1. Recent theoretical studies suggest that the stability of ecosystem processes is not governed by diversity per se, but by multitrophic interactions in complex communities. However, experimental evidence supporting this assumption is scarce.
2. We investigated the impact of plant diversity and the presence of above- and below-ground invertebrates on the stability of plant community productivity in space and time, as well as the interrelationship between both stability measures in experimental grassland communities.
3. We sampled above-ground plant biomass on subplots with manipulated above- and below-ground invertebrate densities of a grassland biodiversity experiment (Jena Experiment) 1, 4 and 6 years after the establishment of the treatments to investigate temporal stability. Moreover, we harvested spatial replicates at the last sampling date to explore spatial stability.
4. The coefficient of variation of spatial and temporal replicates served as a proxy for ecosystem stability. Both spatial and temporal stability increased to a similar extent with plant diversity. Moreover, there was a positive correlation between spatial and temporal stability, and elevated plant density might be a crucial factor governing the stability of diverse plant communities.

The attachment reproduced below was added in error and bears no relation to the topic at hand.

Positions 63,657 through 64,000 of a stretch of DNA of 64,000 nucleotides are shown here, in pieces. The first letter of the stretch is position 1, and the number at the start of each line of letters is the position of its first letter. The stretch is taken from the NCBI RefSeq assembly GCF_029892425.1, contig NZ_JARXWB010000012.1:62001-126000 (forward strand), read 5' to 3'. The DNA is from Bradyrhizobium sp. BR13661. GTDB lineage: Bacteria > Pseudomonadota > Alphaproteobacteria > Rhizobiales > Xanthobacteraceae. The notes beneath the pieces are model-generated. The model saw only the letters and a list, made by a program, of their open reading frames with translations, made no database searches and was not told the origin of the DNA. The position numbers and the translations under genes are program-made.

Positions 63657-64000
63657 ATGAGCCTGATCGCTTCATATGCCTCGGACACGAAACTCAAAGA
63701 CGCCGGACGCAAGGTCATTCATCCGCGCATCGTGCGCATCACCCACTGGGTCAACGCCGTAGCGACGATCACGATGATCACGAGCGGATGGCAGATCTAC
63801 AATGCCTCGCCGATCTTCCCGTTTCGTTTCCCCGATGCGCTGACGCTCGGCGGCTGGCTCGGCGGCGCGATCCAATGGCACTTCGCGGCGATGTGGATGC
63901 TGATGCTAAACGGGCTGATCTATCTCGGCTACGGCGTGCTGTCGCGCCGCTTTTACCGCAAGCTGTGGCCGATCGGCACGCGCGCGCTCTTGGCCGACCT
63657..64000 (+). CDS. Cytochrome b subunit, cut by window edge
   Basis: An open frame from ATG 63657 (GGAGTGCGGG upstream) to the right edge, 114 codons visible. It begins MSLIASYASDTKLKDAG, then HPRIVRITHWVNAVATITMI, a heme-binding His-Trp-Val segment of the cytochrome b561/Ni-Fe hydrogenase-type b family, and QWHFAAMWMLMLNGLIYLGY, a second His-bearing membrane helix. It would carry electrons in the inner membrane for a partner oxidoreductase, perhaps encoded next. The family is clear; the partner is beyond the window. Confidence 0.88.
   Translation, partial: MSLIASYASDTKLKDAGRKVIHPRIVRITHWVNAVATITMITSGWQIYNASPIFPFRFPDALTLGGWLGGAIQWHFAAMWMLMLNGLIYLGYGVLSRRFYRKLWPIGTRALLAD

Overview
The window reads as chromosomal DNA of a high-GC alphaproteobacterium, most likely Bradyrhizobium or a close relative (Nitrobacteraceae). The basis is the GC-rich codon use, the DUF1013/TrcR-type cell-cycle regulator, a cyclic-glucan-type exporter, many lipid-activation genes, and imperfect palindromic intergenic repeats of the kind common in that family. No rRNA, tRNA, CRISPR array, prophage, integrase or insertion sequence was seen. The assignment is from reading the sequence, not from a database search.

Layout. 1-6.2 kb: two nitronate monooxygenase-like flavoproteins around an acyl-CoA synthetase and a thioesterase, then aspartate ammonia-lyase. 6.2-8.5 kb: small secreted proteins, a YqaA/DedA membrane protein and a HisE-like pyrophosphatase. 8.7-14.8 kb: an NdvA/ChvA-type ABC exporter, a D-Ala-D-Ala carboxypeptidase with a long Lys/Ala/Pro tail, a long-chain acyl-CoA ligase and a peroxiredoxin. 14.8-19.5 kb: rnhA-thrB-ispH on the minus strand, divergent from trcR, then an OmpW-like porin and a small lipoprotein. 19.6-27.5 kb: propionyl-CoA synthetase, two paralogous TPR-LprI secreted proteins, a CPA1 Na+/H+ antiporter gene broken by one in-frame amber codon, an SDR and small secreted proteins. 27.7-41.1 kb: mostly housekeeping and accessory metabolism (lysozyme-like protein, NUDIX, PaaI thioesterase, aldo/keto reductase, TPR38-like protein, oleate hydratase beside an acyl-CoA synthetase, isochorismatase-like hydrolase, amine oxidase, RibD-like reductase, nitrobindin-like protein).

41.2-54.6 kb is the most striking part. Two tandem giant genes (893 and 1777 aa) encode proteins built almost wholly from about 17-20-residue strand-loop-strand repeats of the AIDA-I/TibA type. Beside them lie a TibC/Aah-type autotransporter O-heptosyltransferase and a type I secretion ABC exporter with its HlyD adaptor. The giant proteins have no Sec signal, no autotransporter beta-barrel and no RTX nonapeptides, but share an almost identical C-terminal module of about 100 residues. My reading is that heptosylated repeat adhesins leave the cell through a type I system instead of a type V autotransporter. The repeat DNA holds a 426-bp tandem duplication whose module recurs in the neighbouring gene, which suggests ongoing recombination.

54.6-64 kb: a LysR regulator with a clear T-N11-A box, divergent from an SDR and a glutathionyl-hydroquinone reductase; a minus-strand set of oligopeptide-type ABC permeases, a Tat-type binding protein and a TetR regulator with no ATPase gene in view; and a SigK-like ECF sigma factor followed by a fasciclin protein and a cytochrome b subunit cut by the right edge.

5. Above-ground insects generally increased temporal stability, whereas impacts of both earthworms and above-ground insects depended on plant species richness and the presence of grasses. These results suggest that inconsistent results of previous studies on the diversity–stability relationship have in part been due to neglecting higher trophic-level interactions governing ecosystem stability.
6. Changes in plant species diversity in one trophic level are thus unlikely to mirror changes in multitrophic interrelationships. Our results suggest that both above- and below-ground invertebrates decouple the relationship between spatial and temporal stability of plant community productivity by differently affecting the homogenizing mechanisms of plants in diverse plant communities.
7.Synthesis. Species extinctions and accompanying changes in multitrophic interactions are likely to result not only in alterations in the magnitude of ecosystem functions but also in its variability complicating the assessment and prediction of consequences of current biodiversity loss.